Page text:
We have found that these elementary semi-conductor monocrystals show outstanding mechanical and optical properties which make them superior to all hitherto known crystals. Thus, quartz and all other above mentioned crystals are inclined to adopt a mosaic structure. during the mechanical treatment giving the crystal its desired shape. Monocrystals of the semi-conductor elements of germanium and silicon possess a much better thermal conductivity and can therefore be worked to give them the desired shape in accordance with the present invention, while preserving their almost ideal structure, and, as a consequence thereof, their superior optical properties.

On the other hand, it is possible, by a selective mechanical treatment, to bring about a determined degree of recrystallization from an almost ideal structure of at least the lattice portion adjacent the retracting surface of the monocrystal to a partial or complete mosaic structure. By choosing, through a suitable mechanical treatment of the crystal in giving the same its desired shape, a determined stage intermediate the two extremes of complete ideal structure and complete mosaic structure, it is possible, in accordance with our invention, to provide monochromator or analyzer crystals of determined optical behavior.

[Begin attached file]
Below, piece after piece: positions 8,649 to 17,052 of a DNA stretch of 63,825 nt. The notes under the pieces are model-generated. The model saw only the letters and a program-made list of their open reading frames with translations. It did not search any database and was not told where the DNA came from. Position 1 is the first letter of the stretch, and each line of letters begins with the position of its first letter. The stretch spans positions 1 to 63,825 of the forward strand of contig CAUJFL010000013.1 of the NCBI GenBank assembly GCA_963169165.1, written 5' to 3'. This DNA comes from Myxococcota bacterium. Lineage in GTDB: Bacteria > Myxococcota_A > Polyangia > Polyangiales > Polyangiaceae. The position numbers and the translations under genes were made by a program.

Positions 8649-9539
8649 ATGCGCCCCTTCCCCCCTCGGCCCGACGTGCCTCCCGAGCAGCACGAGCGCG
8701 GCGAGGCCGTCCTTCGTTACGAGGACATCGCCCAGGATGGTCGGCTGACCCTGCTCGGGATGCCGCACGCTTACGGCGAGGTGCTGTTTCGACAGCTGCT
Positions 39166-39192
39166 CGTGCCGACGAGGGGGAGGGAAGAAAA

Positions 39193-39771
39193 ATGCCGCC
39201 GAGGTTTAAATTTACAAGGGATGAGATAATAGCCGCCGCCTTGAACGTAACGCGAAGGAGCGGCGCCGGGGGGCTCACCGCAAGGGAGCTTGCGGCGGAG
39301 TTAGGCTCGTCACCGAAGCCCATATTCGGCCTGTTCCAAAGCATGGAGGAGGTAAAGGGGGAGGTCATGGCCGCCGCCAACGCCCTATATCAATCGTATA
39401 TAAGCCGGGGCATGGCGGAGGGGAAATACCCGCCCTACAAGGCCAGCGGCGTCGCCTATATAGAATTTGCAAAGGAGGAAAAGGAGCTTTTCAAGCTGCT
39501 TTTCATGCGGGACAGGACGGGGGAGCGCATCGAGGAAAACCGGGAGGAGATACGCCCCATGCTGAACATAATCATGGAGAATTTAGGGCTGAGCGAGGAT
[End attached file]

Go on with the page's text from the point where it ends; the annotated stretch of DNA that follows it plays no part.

Both germanium and silicon monocrystals possess reflecting lattice planes (111) which reflect X-rays including Gamma rays with excellent intensity.

If particularly hard X-rays are to be reflected, i.e. X-rays having a wave length from 0.01 to about 1 Angstrom, higher indexed lattice planes of germanium or silicon r'nonocrystals may also be used. In the case of germanium, for instance, the relative intensities of X-ray beams reflected by the higher indexed planes compared with the intensity of an X-ray beam reflected by the (111) Fatented May 1, 1962 aesaeee a) plane set at 1.0, are 0.9 for the (220) plane, 0.8 for the (131) plane, and 0.7 for the (242) plane.